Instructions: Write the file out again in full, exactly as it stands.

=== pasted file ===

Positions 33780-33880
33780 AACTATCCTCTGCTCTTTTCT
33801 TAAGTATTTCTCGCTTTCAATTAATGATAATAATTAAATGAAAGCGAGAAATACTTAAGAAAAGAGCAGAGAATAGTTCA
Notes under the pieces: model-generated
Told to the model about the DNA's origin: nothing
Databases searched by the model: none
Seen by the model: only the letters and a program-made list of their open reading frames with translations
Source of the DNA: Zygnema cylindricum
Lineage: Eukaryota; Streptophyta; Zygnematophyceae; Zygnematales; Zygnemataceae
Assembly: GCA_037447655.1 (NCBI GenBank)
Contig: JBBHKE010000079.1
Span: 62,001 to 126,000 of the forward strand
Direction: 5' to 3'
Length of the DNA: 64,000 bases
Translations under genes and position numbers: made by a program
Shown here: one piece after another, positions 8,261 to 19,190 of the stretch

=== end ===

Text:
Positions 33780-33880
33780 AACTATCCTCTGCTCTTTTCT
33801 TAAGTATTTCTCGCTTTCAATTAATGATAATAATTAAATGAAAGCGAGAAATACTTAAGAAAAGAGCAGAGAATAGTTCA
Notes under the pieces: model-generated
Told to the model about the DNA's origin: nothing
Databases searched by the model: none
Seen by the model: only the letters and a program-made list of their open reading frames with translations
Source of the DNA: Zygnema cylindricum
Lineage: Eukaryota; Streptophyta; Zygnematophyceae; Zygnematales; Zygnemataceae
Assembly: GCA_037447655.1 (NCBI GenBank)
Contig: JBBHKE010000079.1
Span: 62,001 to 126,000 of the forward strand
Direction: 5' to 3'
Length of the DNA: 64,000 bases
Translations under genes and position numbers: made by a program
Shown here: one piece after another, positions 8,261 to 19,190 of the stretch